JAM Magazine Main Features

The Devil Wears Prada

Dayton Ohio's Brazen Sons Scream For Vengeance

Photos Courtesy of the bands Facebook

They like to scream. They like to shout, but no, their ensemble does not include Meryl Streep nor do they prance upon the stage in a pair of malachite green color python pumps. Instead, The Devil Wears Prada (TDWP) is a metalcore band from Daytona, Ohio that is in the middle of their "Dead Throne Tour: North America 2011," which is taking them from the paved hills of San Francisco to the birthplace of frozen margaritas Dallas, Texas with a few stops in the South and Northeast in between.

This hardcore, screamo band is comprised of vocalist Mike Hranica, lead guitarist Chris Rubey, rhythm guitarist Jeremy DePoyster, bassist Andy Trick, percussionist Daniel Williams, and keyboardist James Baney. Known for their identity as a Christian band, the group doesn't see their religious trademark as an impediment, nor do they feel compelled to cater to two different audiences.

"Honestly, I don't see them as two different things," said Rubey. "Maybe eight to ten years ago, this would have been a big deal. But it's really common for bands to be doing this nowadays. People accept it."

As a band that has gained popularity during the unprecedented domination of social media in the music industry, TDWP has experienced all of the growing pains and benefits of the new media revolution.

"More people are able to access our music and feel closer to us as a band," commented Rubey.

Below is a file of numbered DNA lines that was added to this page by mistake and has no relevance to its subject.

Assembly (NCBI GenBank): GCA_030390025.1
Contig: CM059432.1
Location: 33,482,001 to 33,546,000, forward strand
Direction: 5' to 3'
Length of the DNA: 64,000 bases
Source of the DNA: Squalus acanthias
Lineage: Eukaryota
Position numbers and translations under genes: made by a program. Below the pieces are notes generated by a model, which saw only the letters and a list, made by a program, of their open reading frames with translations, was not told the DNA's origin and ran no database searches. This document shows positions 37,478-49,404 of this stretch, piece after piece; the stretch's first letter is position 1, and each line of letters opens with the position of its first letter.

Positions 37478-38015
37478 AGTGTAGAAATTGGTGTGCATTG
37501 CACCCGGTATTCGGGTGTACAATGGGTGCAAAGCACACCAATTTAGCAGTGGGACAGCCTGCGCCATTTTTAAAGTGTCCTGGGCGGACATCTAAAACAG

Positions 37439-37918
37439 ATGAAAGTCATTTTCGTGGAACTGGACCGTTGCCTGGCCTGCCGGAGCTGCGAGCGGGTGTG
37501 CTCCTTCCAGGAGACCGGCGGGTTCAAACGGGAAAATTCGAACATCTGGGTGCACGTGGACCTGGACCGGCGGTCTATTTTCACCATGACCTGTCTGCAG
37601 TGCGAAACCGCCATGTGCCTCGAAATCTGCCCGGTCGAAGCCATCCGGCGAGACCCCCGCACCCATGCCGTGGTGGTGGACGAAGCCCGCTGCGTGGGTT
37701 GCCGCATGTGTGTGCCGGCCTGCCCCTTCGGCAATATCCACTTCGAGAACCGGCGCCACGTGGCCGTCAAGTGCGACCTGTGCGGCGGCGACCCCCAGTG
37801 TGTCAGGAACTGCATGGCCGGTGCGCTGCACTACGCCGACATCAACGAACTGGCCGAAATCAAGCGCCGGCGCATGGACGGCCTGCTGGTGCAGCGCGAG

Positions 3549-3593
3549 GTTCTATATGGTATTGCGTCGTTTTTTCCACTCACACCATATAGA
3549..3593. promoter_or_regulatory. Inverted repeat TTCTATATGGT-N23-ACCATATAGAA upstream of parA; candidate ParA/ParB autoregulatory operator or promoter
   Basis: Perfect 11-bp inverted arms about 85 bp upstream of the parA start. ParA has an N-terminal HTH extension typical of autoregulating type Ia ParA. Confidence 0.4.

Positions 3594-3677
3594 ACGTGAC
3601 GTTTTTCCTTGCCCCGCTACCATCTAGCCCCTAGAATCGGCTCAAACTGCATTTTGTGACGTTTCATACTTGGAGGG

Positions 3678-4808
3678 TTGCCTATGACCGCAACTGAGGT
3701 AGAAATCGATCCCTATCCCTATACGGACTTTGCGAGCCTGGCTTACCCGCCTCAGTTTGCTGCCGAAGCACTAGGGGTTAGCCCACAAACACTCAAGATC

"The opposite side of that is that because it's so easy, it's so much harder to sell record. From what I've read on the internet, I would have expected our newest record to sell more than our other records, but they've sold the same. It's so darn easy to pirate music these days."

Regardless of the fact that the band may or may not be taking a financial hit with the illegal downloading of music via the internet, TDWP can at least be thankful for the positive promotion that social media has lent to the band. However, the advent of public media could also have detrimental effects on a niche band, such as The Devil Wears Prada, in the music industry.

"It was a bit more of an issue before," reflected Rubey. "The music we wrote back then was a lot easier to criticize. I think our music has kind of grown up with us. When we wrote our first record, we were sixteen. Now, we are in our mid-20s, and we realize how our songs are going to represent us for the rest of our lives. Nowadays, we put more attention into everything we do--more time and effort."

The band just released their fourth studio album Dead Throne, featuring thirteen tracks that neither define the band no expand the genre. TDWP's Dead Throne is a transitory album displaying the band's level of musical maturation. Taking a step forward when most bands are taking a step back, TDWP is exploring their own creative potential in new music while remaining in the well-defined limits of metalcore. Unlike other bands who are seeking to re-establish their roots after going mainstream, TDWP seeks to surpass their roots of comfort and familiarity to a new level of creativity and quality.

Despite prospects that Dead Throne is their last album, the band is quick to note that this will not be their last record release.

"A few people assumed that this was our last album," Rubey said with a nervous laugh. "But we are going to keep making albums. We are pretty stoked and fully satisfied with the albums we are putting out. We are becoming better musicians from playing every single day and by being around each other, developing a good chemistry as a band."



Southside Ballroom